■ 2 May 2012 by James Martin
If you’re like me, you go absolutely giddy when you hear of something you’d like to see in it’s original state being “restored.” I felt that pit-of-the-stomach tickle when I read of 4.5 million euros being freed up to the restoring of 33 Romanesque churches in Portugal and Spain.
Then it hit me. What? This:
Ok, so the church needed a wider door. So let’s chip away at that really cool bit of ancient art. Let’s not look for alternatives, a hammer and chisel is always faster.
So maybe “restoration” isn’t really something one should wish for. What we’d like is resurrection—things to come back the way they were only cleaner and with decent roofs.
Then I started reflecting on all the European restorations I’d witnessed. Even in simple places of lodging, it was hard to look back upon 30 years of staying somewhere in Europe without thinking, “You know what? I’ve stayed at country houses, farms, apartments and hotels grand and not, and yet very few of them, in fact nearly zero of them, looked like the places where I’d seen people living.” Few were even “homey.”
Generally, folks “restore” most tourist things to look like something they’d put in one of those designer magazines named something like Tuscany Style for the 1%. It’s a fake of something someone’s thought of after buying a hulk and painting a bit: “hey, that would make a great fake old Tuscan room!” And so they sponge paint on some fake, sun-faded walls, lay in some rustic designer tile, put up some fake wood beams and bingo! The tourists will never know—but it’s sexy. And that counts oh, so very much. And you get a lot of money for a room. Bingo. Sexy!
It’s like they do with women in fashion magazines. It turns out men are attracted to women with long legs. After all, you’ve probably never heard of a construction worker who shouts out, “look at the stubby gams on that one!”
See, God, in her infinite wisdom, made women’s legs longest at puberty, after which time the body grows more than the legs. So, to get you to buy the purple eyeliner, all the pics of beautiful women are altered in Photoshop to stretch the model’s legs—all because it would be a bit too much to advertise something sexy using a real 11 year old. And what does this “restoration” of mature flesh do? It “makes” you buy the eyeliner thinking it’ll make you as sexy as the model. Most of the time. Every once in a while it seems to force women into eating disorders, if you believe in the veracity of the lawsuits flying into courts these days.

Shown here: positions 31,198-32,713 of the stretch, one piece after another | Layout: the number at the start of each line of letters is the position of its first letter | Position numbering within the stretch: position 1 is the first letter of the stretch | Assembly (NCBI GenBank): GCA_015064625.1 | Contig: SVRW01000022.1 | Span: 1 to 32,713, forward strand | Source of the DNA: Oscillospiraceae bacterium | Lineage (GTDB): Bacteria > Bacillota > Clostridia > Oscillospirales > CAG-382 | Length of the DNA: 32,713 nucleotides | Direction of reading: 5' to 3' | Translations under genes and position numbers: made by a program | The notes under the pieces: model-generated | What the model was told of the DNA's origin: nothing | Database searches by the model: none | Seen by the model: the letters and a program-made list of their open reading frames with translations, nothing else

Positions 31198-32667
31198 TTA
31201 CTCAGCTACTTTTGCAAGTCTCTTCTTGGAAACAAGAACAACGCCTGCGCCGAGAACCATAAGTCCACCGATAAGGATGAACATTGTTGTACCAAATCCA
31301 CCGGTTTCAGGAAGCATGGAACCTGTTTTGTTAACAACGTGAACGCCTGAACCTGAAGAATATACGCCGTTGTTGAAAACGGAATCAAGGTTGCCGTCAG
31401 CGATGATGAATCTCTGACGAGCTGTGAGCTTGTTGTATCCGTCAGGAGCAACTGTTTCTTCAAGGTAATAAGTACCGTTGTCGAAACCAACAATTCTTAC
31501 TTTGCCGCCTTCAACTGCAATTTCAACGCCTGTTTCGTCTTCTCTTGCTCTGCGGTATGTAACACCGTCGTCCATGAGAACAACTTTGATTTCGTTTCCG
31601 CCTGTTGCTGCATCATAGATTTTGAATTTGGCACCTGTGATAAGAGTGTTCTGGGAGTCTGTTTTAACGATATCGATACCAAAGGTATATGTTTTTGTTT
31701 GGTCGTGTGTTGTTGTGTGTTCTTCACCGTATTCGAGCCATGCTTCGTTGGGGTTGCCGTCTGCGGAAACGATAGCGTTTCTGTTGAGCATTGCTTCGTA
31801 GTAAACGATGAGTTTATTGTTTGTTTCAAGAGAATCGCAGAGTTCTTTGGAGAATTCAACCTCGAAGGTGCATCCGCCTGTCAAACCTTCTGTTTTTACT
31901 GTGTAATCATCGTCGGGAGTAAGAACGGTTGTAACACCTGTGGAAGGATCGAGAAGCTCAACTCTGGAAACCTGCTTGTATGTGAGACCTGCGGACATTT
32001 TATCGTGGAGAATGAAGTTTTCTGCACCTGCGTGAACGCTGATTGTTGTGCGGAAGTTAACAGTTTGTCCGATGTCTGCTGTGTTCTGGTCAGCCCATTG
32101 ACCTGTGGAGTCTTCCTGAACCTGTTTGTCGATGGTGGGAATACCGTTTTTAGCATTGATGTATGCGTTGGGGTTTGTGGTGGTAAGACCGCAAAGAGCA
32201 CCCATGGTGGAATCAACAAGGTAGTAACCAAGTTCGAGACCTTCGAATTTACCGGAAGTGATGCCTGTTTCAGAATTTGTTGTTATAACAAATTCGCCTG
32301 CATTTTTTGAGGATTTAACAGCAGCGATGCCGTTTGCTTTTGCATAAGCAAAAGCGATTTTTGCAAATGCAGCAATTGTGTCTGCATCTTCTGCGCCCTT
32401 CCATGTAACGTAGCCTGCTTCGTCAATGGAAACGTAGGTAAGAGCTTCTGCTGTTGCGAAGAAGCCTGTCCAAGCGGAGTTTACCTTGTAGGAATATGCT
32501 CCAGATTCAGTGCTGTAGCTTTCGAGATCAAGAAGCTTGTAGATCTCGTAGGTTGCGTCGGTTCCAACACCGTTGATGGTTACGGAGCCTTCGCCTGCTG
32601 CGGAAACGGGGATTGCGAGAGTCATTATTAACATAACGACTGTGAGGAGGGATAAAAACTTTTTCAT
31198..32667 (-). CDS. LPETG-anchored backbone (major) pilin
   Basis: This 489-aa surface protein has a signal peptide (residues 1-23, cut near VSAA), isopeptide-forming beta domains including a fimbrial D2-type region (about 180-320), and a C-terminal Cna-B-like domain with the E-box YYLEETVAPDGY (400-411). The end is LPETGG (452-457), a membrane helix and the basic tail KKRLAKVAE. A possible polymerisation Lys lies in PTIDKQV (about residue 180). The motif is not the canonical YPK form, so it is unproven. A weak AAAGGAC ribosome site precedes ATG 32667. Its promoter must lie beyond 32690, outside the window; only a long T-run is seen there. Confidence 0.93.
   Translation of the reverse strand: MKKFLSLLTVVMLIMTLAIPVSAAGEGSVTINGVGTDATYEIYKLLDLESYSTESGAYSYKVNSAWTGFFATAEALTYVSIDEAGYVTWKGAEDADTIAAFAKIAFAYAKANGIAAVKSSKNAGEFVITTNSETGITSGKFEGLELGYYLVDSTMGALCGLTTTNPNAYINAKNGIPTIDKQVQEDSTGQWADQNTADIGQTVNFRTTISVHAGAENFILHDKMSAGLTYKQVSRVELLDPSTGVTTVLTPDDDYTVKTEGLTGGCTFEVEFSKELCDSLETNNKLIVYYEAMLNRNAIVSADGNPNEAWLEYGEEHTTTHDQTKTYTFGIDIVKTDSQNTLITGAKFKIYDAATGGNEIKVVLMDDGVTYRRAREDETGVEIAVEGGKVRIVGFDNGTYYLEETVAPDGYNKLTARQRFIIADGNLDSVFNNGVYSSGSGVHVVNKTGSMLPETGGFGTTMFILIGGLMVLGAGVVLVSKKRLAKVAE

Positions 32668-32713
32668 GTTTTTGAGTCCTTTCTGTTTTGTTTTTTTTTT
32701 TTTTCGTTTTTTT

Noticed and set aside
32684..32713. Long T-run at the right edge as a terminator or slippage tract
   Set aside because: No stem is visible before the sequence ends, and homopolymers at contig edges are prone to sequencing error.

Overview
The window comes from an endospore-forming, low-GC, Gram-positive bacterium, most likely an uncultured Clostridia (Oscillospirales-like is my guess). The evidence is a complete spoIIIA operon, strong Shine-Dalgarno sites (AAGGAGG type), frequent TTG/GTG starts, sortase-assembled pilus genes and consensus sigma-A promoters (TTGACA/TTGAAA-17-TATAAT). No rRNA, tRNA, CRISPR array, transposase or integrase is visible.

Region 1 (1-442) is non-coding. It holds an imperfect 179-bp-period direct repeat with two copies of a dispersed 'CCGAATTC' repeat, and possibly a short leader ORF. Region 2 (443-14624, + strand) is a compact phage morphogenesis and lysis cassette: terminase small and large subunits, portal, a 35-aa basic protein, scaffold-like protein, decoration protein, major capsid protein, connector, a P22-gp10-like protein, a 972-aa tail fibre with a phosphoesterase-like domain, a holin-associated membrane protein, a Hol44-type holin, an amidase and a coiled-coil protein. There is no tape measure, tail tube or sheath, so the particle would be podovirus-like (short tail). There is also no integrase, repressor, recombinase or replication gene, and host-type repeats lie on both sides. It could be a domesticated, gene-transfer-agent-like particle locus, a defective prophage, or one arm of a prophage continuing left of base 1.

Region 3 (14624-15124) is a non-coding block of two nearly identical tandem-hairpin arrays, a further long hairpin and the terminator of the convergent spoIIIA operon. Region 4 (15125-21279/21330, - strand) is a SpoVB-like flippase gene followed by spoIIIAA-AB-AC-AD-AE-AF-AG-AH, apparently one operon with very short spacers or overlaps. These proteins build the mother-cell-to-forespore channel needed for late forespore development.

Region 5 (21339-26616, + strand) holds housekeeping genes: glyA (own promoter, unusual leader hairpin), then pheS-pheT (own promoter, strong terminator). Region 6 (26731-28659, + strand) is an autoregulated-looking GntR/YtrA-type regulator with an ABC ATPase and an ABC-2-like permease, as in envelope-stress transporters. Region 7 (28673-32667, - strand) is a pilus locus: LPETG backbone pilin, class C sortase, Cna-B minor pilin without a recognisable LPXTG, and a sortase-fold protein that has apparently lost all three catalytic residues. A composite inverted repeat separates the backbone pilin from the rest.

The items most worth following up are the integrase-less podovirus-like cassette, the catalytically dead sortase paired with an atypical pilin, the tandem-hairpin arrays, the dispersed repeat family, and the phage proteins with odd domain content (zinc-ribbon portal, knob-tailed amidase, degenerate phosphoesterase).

Sexy. We’re stuck on the concept of it. But what about comfortable? Authentic?
So then I saw this:
This is the dining room at Tenuta Pinto, a Bed and Breakfast country house nearing the end of its restoration period, located just outside of Moli di Bari in Puglia. I was shown it by Dominico Pinto and his wife Isa, who are very enthusiastic about the project and determined not to alter the footprint of the place. That’s why this dining room is here. They couldn’t bring themselves to gut the 1792 villa and install a rabbit-warren of little tourist rooms that had the Tuscan influence everyone seems to crave. So the upper story is how it was only better. It’s a sympathetic restoration that allows for a suite of rooms that reflect the age and dignity of the original place.
Outside there is a huge garden and rows of table grapes, from which the Pinto family has made a living for many years.
It’s nice when someone has the sense to turn aside the frantic huffing and puffing of sexy for the long, slow sigh of longing and remembrance. I like that. It’s like when you were a kid and you first went into the strange, shadowy place inhabited by your grandparents and ran your fingers over the strangely colored photographs in their ancient frames and everything was so quiet you thought you could hear your heart beat.
And then, of course, mom came up to you and slapped your hand for touching stuff and that was that.
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